SCOTUS Arguments on Patent Fees
The Supreme Court heard oral arguments on Wednesday in two cases that could make it easier for companies to defeat patent infringement lawsuits. In both cases, Octane Fitness v. Icon Health & Fitness and Highmark v. Allcare Health Management Systems, the Court will deal with determining the appropriate rules that govern fee awards in patent litigations. Octane deals with the substantive issue of awarding attorney’s fees in the first instance. Highmark, on the other hand, is focused on determining the appropriate standard of review the Federal Circuit should use in reviewing district court decisions.
The cases turn on the language of Section 285 of the Patent Act. This section grants courts the discretion to award reasonable attorney’s fees in patent infringement cases that are deemed exceptional. In Octane, the district court found for Octane in the dispute between two manufacturers of elliptical machines. However, when it came time to award attorney’s fees the court denied Octane’s motion on the grounds that the case was not exceptional under the statute. The Federal Circuit affirmed. Octane’s main argument is that the standard used by the Federal Circuit, requiring a showing of objective baselessness and subjective bad faith, is out of line and requires reversal.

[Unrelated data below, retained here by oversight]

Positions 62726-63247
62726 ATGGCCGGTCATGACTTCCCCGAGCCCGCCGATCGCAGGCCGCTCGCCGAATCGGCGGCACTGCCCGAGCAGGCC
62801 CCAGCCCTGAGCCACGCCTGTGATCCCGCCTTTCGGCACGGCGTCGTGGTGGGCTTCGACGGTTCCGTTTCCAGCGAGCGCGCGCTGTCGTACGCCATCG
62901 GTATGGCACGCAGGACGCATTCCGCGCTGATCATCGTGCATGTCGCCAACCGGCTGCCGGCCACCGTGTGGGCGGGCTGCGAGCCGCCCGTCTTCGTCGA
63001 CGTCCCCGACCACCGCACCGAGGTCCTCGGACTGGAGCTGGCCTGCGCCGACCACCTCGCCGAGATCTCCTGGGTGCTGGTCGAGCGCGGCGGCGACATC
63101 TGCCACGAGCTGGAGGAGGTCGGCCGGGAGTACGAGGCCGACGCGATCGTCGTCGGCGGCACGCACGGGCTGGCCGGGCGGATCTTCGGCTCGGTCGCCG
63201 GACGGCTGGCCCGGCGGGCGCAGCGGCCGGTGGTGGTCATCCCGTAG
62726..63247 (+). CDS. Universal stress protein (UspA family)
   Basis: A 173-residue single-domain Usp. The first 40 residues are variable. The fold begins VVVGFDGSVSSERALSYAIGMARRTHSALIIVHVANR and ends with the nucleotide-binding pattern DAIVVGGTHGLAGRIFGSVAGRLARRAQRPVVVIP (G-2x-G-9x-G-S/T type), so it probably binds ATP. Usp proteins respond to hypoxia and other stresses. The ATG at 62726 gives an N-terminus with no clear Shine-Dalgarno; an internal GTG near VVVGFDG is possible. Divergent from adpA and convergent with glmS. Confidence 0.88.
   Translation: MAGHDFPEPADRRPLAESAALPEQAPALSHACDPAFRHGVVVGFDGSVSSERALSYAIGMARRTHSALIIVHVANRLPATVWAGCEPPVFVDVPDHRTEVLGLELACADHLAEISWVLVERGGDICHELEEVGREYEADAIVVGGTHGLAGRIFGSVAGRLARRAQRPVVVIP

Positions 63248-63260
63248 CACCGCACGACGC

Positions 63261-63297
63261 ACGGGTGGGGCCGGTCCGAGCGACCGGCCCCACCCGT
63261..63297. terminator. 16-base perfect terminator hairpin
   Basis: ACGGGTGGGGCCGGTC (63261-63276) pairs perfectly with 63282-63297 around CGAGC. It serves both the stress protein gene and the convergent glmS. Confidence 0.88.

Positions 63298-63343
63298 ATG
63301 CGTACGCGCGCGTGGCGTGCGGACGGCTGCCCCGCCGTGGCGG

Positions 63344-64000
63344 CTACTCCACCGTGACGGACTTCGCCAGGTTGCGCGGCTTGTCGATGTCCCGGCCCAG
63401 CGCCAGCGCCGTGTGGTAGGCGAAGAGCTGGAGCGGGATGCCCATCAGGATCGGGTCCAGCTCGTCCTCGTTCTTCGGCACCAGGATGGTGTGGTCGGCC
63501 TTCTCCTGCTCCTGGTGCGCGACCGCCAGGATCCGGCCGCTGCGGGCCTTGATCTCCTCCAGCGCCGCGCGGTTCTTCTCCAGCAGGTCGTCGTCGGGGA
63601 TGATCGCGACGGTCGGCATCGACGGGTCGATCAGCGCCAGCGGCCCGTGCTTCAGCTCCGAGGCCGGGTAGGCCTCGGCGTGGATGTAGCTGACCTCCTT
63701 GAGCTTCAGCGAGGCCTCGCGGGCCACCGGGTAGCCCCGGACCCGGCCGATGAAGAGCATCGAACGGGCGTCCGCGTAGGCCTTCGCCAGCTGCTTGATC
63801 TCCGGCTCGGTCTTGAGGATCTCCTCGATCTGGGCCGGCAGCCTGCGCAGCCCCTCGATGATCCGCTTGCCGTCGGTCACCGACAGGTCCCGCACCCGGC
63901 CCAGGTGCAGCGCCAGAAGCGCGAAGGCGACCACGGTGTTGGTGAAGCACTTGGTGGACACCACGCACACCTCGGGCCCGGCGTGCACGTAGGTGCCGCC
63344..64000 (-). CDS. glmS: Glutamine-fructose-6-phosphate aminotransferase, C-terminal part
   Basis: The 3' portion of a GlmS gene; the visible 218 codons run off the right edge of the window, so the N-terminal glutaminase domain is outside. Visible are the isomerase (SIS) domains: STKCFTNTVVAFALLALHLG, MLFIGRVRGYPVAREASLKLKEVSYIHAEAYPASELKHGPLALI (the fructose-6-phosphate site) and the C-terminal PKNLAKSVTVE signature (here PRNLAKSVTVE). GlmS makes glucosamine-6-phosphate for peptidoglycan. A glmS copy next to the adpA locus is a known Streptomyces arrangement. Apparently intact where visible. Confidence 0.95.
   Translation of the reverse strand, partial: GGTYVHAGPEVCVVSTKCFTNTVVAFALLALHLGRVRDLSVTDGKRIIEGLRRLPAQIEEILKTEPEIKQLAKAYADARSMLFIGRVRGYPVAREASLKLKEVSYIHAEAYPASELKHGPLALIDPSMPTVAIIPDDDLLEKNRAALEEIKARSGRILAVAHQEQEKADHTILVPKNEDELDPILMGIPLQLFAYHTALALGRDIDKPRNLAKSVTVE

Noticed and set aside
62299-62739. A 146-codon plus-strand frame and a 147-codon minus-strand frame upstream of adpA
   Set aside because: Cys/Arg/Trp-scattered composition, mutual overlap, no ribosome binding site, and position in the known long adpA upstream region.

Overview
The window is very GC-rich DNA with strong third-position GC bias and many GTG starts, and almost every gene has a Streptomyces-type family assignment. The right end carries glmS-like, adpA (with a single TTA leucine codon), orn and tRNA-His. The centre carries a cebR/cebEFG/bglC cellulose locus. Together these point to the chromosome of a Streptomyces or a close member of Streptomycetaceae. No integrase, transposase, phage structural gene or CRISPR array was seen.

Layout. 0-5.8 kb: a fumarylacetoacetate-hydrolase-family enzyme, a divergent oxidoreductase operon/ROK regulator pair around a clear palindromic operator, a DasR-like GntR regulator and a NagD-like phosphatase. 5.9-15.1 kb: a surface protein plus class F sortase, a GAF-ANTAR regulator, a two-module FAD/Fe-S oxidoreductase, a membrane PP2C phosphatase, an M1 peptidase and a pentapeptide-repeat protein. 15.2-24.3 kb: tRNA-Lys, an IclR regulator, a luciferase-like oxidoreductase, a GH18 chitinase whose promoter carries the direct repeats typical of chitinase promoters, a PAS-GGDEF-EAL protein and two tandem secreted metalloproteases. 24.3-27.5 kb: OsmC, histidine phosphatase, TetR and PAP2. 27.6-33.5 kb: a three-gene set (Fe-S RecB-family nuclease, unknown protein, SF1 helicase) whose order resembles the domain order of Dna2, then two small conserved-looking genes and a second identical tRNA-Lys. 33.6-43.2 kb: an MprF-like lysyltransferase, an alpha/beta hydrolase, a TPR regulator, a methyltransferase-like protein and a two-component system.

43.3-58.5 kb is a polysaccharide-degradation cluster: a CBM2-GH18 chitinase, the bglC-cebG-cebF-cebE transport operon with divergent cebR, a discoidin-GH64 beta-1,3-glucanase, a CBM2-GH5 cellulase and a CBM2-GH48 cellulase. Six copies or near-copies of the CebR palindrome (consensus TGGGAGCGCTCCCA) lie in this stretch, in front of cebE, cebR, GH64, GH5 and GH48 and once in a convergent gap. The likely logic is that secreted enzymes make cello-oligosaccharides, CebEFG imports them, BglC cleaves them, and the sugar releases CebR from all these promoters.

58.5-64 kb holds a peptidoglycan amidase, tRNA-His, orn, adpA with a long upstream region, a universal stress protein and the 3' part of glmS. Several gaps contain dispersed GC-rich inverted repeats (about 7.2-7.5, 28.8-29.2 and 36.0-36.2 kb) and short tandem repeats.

Matters are more complicated for Highmark, who was awarded substantial fees by the district court against Allcare. If Octane’s arguments lead the day, the statute would be read to permit fees in basically every case. As such, Highmark has to argue for a narrow abuse of discretion standard. If on the other had Icon has the winning argument, the outcome of Highmark is far more likely to be a higher standard of de novo review.
Check out further coverage of the oral arguments here.